form of economy of scale in SBOM/VEX
analytics
• The third-party service provider would need
to add value to the software component
vulnerability management process, such as
direct communication with the suppliers on
determining if different component
vulnerabilities are exploitable in a specific
product
P R O B L E M S W I T H S B O M
A N D V E X A N D S O L U T I O N S
F O R A U T O M A T I O N O F
S B O M A N D V E X
• : Pedigree and provenance information: to support
the supply chain custody, SPDX needs improved
data on the place of origin, chronology of
ownership, or the known history, and this data
needs to be correlated to VEX, including
relationships and interactions integrity checks
• : Lack of representation: SPDX needs to identify
VEX use cases and add elements to support such
use cases
• : SBOM to VEX association in an automated way
• : Product naming
• : Real-time updates
• : Ethical challenges: One of the ethical challenges
for SBOMs and VEXs is the question why software
producers would create something that would
allow consumers to openly look at the code
vulnerabilities
D I S C U S S I O N
C O M P A R I S O N
B E T W E E N S B O M ,
V E X , C S A F , A N D V D R
• One simple comparison between
SBOM and CSAF is that SBOM is
designed for automation, the same
as CSAF
• SBOM is designed for
vulnerabilities across the entire
software supply chain, while CSAF
leverages relationships with
existing vendor
• VEX will play a major role in
resolving many issues related to
SBOM and CSAF, especially in
terms of reducing the workload,
because VEX is a negative security
advisory, and it can be especially
useful in hype cases like log4shell,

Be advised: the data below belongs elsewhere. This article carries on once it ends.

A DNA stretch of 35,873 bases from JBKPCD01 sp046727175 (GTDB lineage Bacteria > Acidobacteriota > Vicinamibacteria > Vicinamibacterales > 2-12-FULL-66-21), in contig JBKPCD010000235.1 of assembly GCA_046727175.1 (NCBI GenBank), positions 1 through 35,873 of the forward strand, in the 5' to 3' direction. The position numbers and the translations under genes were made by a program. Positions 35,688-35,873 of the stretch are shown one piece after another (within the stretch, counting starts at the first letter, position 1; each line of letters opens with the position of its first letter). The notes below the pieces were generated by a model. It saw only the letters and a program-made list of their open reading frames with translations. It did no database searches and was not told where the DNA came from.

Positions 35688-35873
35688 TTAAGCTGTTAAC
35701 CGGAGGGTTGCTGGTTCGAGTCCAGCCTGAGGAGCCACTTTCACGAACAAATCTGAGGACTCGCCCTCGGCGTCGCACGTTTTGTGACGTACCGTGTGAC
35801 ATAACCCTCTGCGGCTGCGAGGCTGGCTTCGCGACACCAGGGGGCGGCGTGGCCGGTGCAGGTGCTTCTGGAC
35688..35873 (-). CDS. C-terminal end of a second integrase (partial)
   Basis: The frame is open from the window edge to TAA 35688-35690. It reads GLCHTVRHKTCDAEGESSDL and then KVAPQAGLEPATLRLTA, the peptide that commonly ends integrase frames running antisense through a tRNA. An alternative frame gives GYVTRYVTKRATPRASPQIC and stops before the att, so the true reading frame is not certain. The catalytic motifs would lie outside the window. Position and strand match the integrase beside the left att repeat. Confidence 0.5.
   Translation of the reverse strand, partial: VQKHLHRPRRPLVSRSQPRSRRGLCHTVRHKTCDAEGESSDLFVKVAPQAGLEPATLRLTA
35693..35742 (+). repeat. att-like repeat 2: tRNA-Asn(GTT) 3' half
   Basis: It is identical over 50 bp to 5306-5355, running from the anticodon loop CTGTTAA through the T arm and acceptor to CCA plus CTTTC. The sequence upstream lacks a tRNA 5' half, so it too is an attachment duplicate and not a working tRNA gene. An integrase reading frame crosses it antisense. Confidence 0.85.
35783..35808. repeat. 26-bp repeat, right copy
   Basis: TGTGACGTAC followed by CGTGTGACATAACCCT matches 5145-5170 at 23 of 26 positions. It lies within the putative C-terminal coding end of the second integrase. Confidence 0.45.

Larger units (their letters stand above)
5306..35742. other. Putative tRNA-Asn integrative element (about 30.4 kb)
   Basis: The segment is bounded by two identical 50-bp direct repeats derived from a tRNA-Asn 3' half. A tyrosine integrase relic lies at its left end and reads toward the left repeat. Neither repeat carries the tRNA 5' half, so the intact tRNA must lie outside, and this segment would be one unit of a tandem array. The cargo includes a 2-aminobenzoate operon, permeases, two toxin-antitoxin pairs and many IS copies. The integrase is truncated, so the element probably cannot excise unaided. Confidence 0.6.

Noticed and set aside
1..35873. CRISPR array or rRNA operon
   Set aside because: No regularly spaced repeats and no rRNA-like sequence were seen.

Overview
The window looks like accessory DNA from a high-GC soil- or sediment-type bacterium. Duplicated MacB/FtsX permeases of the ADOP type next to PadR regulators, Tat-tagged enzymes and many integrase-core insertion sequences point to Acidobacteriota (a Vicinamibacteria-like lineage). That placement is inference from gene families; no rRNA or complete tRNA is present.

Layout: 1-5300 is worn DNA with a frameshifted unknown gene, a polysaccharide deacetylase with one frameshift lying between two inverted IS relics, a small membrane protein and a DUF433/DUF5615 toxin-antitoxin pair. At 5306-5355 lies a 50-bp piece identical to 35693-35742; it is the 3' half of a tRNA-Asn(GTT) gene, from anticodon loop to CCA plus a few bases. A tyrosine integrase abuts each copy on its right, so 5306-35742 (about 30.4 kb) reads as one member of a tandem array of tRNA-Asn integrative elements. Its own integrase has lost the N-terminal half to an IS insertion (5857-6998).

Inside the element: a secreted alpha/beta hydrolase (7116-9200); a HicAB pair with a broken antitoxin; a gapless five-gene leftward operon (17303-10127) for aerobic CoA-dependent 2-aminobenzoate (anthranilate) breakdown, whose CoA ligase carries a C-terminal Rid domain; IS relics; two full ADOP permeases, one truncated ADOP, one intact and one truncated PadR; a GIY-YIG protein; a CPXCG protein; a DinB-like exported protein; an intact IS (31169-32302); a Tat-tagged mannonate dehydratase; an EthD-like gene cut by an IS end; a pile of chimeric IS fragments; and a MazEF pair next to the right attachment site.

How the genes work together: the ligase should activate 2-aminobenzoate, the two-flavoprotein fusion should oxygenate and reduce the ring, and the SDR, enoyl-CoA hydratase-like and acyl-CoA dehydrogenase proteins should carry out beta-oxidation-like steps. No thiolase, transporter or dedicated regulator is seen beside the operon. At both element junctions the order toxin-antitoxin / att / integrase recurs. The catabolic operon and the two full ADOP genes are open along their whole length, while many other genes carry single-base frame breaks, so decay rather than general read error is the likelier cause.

by providing the support team with
some relief when the panic starts
I M P A C T O F S B O M S
O N T H E U K A N D U . S .
C Y B E R D I P L O M A C Y
• Since 2016, I have been working
on a US/UK funded project, and
one of the key conclusions from
this long research project, is that
for the UK to continue
collaborating with the US on
developing new software, UK
cybersecurity agencies must
comply with U.S. cybersecurity
regulations on software security
• Since the U.S. agencies are
currently leading in cybersecurity,
this compliance is mutually
beneficial, but the values are not
clearly visible to UK cyber policy
decision makers
I M P A C T O F S B O M S
O N T H E U K A N D U . S .
C Y B E R D I P L O M A C Y
• The challenge for UK
developers is that the
regulations and standards
across the US and the UK
are very different, and since
the US president issued the
Executive Order 14028 on
Improving the Nation’s
Cybersecurity, software
developers in the US have
adapted, and software bill of
materials are transmitted to
vendors, customers, and
users
I M P A C T O F S B O M S
O N T H E U K A N D U . S .
C Y B E R D I P L O M A C Y
• To facilitate, UK cybersecurity
agencies need to learn from
the U.S. vast network of
different cybersecurity
agencies, not to impose my
technical opinions, but to
identify the general idea,
including the obstacles and
motivations for UK/US
cybersecurity bodies and
government departments to
work collaboratively on
standardising the software
application security
requirements, which
contributes to building a more
secure and resilient world
F R A M E W O R K F O R R E -
E S T A B L I S H I N G T H E U K /
U . S . C Y B E R D I P L O M A C Y